The great struggle of life is the struggle of understanding the Self. It is not the struggle to put food on the table, though that is often a great struggle (and for many it is a primary struggle). It is not the struggle to establish justice, though that struggle is an obligatory struggle. But, it is the struggle to know the Self. If you know your Self, then you can excel in these other endeavors.
If you do not know Self, then how can you expect to have any sustaining, lasting change? To change something within us, we need to know what is specifically broken or what needs to be changed. Meaning, we need to know what is a symptom of a disease, and what is the actual disease. Often, people cure symptoms, and overlook the diseases.
Thus, in our goal to figure out what is the true condition of the heart, where should we look?
Look at your hands.
When you lift your hands up in prayer to God, speaking to Him in your own words, making your own statements to Him, you are doing two things.
You are lifting your hands up as a beggar, pleading with the Divine. You are saying to Him, “please.”
But, when you are lifting your hands you are also holding a mirror. That mirror in your hands is reflecting your heart. What you ask God, how you speak to God, and what you do not say to God are all reflections of what is your in heart. There is nothing between you and God at that moment. For many, there is a common barrier in the steps of the formal salah, being the language barrier. Many of us diligently, sincerely perform our prayers, yet we do not know what we are reciting.
But, when you are lifting your hands in du’a, there is no barrier. It is you at your most intimate with Him.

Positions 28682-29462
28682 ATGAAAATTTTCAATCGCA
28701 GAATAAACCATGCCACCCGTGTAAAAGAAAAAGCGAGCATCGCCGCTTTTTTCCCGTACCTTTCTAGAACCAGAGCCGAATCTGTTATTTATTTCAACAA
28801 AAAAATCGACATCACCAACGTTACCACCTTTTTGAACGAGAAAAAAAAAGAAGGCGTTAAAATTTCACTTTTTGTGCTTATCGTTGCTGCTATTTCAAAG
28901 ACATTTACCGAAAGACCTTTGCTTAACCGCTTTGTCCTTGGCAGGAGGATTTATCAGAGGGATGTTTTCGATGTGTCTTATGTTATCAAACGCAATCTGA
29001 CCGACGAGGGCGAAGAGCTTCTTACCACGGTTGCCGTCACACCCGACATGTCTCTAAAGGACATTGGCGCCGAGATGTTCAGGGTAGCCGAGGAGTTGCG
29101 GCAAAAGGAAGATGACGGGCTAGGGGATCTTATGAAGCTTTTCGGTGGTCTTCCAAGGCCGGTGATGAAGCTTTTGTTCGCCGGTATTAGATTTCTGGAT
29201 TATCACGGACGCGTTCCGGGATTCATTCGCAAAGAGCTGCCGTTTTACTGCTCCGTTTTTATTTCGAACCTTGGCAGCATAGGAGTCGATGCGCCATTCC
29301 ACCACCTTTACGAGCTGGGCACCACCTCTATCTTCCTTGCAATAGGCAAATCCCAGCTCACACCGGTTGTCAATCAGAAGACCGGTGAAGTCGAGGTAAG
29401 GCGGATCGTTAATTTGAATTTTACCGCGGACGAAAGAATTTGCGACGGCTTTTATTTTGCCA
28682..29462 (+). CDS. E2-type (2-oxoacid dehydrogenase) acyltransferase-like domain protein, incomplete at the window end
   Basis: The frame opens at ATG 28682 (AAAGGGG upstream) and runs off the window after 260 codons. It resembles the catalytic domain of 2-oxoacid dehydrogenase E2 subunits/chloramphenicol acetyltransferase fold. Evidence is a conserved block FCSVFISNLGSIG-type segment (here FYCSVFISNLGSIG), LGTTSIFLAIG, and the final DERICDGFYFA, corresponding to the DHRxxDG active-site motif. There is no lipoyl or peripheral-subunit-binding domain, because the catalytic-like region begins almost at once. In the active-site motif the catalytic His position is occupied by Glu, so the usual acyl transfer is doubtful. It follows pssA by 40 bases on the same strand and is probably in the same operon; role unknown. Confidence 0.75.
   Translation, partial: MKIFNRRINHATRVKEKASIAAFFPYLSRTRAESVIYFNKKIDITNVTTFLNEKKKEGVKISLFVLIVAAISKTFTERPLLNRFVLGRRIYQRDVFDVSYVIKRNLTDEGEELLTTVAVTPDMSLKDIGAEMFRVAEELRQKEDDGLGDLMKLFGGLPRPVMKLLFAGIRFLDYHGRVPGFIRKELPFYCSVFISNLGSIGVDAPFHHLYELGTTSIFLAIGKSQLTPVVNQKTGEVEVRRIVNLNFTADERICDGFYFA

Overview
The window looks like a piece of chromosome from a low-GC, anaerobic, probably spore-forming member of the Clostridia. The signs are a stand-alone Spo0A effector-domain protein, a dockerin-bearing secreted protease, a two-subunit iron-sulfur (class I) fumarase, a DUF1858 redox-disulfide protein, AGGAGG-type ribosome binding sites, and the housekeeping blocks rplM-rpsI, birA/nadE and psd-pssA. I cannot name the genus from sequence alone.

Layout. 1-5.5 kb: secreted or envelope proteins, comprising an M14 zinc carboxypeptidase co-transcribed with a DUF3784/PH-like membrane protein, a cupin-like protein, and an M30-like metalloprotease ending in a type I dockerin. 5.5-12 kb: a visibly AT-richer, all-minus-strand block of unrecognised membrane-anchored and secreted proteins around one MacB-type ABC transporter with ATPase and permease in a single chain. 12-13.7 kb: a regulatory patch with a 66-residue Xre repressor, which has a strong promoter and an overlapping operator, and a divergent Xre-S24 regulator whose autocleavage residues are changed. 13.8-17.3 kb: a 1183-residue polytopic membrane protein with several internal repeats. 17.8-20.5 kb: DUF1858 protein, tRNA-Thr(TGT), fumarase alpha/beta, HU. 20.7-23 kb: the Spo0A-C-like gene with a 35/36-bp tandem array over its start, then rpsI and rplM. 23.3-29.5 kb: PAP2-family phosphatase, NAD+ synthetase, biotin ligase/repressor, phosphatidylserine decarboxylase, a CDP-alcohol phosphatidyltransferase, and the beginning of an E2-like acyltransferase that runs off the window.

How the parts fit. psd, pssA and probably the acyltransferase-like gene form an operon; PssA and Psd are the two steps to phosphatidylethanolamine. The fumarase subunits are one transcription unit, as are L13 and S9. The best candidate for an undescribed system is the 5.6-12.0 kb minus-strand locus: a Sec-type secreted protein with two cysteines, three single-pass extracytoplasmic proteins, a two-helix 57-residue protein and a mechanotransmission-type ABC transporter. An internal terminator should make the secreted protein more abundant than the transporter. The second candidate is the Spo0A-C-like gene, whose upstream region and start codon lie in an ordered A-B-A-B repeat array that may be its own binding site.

Thus, we often have yearnings in our heart that we bury so deeply under piles of excuses and criticisms, that we lose sense of what those yearnings really are. Thus, we censor ourselves even in our most intimate moments, speaking with the One who knows us so thoroughly. How can that be? Well, it is something that so many of us do.
So, cure that self-censorship. Ask Him. Even if you have to say to Him, “Dear God, I know I deep down I yearn for something, and I know I keep turning myself away from it. Show me.” Without that honesty, how can we yearn, as did Moses -p- when he asked to see God? Without that honesty, how can we yearn, as did Abraham -p- when he asked God to show him how He gives life. That greatest of yearnings, the yearning for the Divine can be unlocked when we unlock all those doors within us that we have closed.
Now, consider that other person who does not speak to God. S/He never makes du’a at the end of the salah or at the beginning or end of the fast, or elsewhere. S/He might fulfill all the external obligations and voluntary acts in service to Him. S/He might fulfill all the ritual obligations and voluntary acts in service to Him. But, when speaking to Him, s/he is silent. S/He ends the salah or ends the fast abruptly, never speaking to Him. Or, when speaking the du’a is something very functional, without life and with, of course, heart. How can that be? Nevertheless, we know that that person will be fully rewarded for each of those acts.
Consider that Allah is closer to us than the vein in our neck? What is closer to us than the vein in our neck? It is our heart.
And Allah knows best.